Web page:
Joëlle Coeur as Tina, one of the wreckers in The Demoniacs (1974)

I think most people would agree that the true highlight of The Demoniacs (1974) is the performance of Joëlle Coeur. She does not play one of two shipwrecked sisters, but rather one of the pirates, or wreckers, and she seems to take particular pleasure in molesting and murdering other characters. She also spends a lot of time naked. Coeur had an all too brief career as an actress, appearing in about twenty movies between 1972 and 1976, including I Am Frigid… Why? (1972), Schoolgirl Hitchhikers (1973) and Seven Women for Satan (1976). Exploitation film fans lost a potential superstar when Joëlle Coeur hung up her… um…  hat.

Poster art for I Am Frigid... Why? (1972)Poster art for Seven Women for Satan (1976)

Jean Rollin’s films are not for everyone, and The Demoniacs (1974) is a Jean Rollin film that isn’t for every Jean Rollin fan. I will probably never watch it as often as some of his other films, but I believe that it contains enough of his signature touch, as well as other #NotQuiteClassicCinema goodness, to make for a very pleasant #FridayNightAtTheHomeDriveIn

Friday Night At The Home Drive-In: Naked Vengeance (1985)

I rented Naked Vengeance (1985) on VHS sometime in the late ’80s. My video store had two different tapes to choose from: one R-rated, and one unrated. I knew enough to know that unrated meant better, or perhaps more: more nudity, more violence, more of everything that made my friends and I rent a movie. You could usually see that the running time was longer on the back of the unrated box than on the R-rated one. There were a few noted exceptions, but in this case the unrated tape was clearly the way to go.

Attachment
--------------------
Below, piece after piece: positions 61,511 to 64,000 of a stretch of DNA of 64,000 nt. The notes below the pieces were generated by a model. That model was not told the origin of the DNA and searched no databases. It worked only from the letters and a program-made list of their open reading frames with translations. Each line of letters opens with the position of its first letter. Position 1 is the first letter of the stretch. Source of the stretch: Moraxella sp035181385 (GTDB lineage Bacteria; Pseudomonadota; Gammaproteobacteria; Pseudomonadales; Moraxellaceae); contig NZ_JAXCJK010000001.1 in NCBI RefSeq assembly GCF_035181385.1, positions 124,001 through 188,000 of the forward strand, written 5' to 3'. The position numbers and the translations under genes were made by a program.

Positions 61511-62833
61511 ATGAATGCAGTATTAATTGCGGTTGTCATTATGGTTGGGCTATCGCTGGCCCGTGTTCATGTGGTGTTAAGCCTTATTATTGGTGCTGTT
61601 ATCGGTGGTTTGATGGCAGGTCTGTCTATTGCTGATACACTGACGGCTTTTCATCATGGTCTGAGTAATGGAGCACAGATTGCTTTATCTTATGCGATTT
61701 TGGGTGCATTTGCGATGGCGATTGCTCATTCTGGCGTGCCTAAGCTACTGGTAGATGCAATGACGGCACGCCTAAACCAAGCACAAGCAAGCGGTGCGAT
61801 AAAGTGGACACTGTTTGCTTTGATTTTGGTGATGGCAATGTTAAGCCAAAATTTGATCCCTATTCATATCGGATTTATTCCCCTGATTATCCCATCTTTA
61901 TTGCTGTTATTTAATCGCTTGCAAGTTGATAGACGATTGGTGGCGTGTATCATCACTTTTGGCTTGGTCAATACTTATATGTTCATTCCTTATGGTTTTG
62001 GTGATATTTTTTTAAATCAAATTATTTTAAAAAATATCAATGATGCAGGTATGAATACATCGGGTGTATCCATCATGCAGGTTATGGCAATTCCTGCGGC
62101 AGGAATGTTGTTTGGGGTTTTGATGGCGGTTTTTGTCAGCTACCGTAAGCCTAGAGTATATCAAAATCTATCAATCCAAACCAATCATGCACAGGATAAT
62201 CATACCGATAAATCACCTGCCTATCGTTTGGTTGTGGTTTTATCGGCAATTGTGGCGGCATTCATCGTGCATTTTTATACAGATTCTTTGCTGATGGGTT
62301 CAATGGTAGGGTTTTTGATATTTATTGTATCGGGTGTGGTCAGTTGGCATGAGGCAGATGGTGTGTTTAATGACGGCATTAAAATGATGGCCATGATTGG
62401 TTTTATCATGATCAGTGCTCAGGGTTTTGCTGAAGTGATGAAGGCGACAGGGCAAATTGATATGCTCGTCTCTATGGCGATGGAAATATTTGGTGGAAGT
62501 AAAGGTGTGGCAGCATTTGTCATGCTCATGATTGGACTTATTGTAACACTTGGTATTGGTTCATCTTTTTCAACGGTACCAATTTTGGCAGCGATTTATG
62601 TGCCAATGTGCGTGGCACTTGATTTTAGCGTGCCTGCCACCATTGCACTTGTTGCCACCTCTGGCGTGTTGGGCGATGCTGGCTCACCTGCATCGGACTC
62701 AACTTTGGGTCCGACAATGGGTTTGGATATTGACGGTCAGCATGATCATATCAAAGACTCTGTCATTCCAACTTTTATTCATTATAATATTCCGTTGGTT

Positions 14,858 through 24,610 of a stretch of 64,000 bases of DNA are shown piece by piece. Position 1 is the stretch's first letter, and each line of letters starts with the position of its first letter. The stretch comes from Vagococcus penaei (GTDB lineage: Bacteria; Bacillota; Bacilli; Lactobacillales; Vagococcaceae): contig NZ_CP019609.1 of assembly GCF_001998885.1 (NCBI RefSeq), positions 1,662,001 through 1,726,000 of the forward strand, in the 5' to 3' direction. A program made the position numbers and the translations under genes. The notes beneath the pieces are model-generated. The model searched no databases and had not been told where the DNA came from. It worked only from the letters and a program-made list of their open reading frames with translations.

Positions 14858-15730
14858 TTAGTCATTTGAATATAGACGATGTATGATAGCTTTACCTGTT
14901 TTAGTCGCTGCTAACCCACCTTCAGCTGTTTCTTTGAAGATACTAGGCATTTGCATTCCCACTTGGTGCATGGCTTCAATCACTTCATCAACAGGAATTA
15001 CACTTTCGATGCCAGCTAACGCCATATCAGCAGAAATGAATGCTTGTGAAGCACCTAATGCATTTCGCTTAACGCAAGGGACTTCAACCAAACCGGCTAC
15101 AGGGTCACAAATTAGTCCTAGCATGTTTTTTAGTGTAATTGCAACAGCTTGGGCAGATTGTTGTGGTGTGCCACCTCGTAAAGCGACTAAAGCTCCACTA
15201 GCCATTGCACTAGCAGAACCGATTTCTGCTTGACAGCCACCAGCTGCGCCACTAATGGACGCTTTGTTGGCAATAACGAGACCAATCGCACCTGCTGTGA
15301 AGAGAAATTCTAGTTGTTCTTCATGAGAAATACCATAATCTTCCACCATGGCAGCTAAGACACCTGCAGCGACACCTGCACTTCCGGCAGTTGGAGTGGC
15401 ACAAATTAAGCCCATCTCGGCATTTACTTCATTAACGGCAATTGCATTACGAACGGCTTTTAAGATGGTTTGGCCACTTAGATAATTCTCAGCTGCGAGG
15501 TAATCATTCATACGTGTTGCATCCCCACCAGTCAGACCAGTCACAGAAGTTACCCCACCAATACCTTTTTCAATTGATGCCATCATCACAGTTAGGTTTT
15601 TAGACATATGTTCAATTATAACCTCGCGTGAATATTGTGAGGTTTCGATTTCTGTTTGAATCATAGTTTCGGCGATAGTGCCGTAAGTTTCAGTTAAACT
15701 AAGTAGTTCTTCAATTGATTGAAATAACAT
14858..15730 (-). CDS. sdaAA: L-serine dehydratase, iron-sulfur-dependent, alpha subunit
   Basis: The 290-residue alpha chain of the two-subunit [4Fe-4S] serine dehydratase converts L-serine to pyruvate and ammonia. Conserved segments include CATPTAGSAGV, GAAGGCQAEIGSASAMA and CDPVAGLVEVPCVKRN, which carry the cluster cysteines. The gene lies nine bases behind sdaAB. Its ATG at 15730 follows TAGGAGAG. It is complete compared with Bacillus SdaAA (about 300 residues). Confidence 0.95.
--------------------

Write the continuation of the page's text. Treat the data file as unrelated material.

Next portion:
Aside from horror films, I was also a big fan of of any kind of vigilante or revenge movie. Perhaps it had something to do with the fact that my school was lousy with gangs of thugs who liked to terrorize anyone who got marks higher than a ‘C’. I had previously enjoyed such titles as Death Wish (1974), Death Wish II (1982) and Savage Streets (1984).

I don’t think I had ever heard the term “rape-revenge” or “rape-revenge movie” at that time. But a lot of these movies (including the three I just mentioned) involved a rape, which would then lead to some form of revenge (or at least random vigilanteism). I had seen the most notorious movie of this type, which was of course  I Spit On Your Grave (1978). Its reputation had preceded it. I knew Roger Ebert had called it a “vile bag of garbage” and one of the worst films ever made. But he also gave Death Wish II no stars and said: “I award “no stars” only to movies that are artistically inept and morally repugnant. So Death Wish II joins such unsavory company as Penitentiary II and I Spit on Your Grave.”

I happened to love Death Wish II. It was certainly the most violent movie I had ever seen when I was 12, but it was also tense and exciting. I remember sitting on the edge of my seat and sweating as I watched the climactic sequence. Incidentally, I screened it for a friend years later, when we were well into our twenties, and I watched him having the same physical reaction during that sequence. It made me smile.

So, Roger Ebert’s condemnation of I Spit On Your Grave was not a deterrent to me. And the cover of the VHS box was irresistible. “This woman has just cut, chopped, broken and burned five men beyond recognition… but no jury in America would ever convict her!”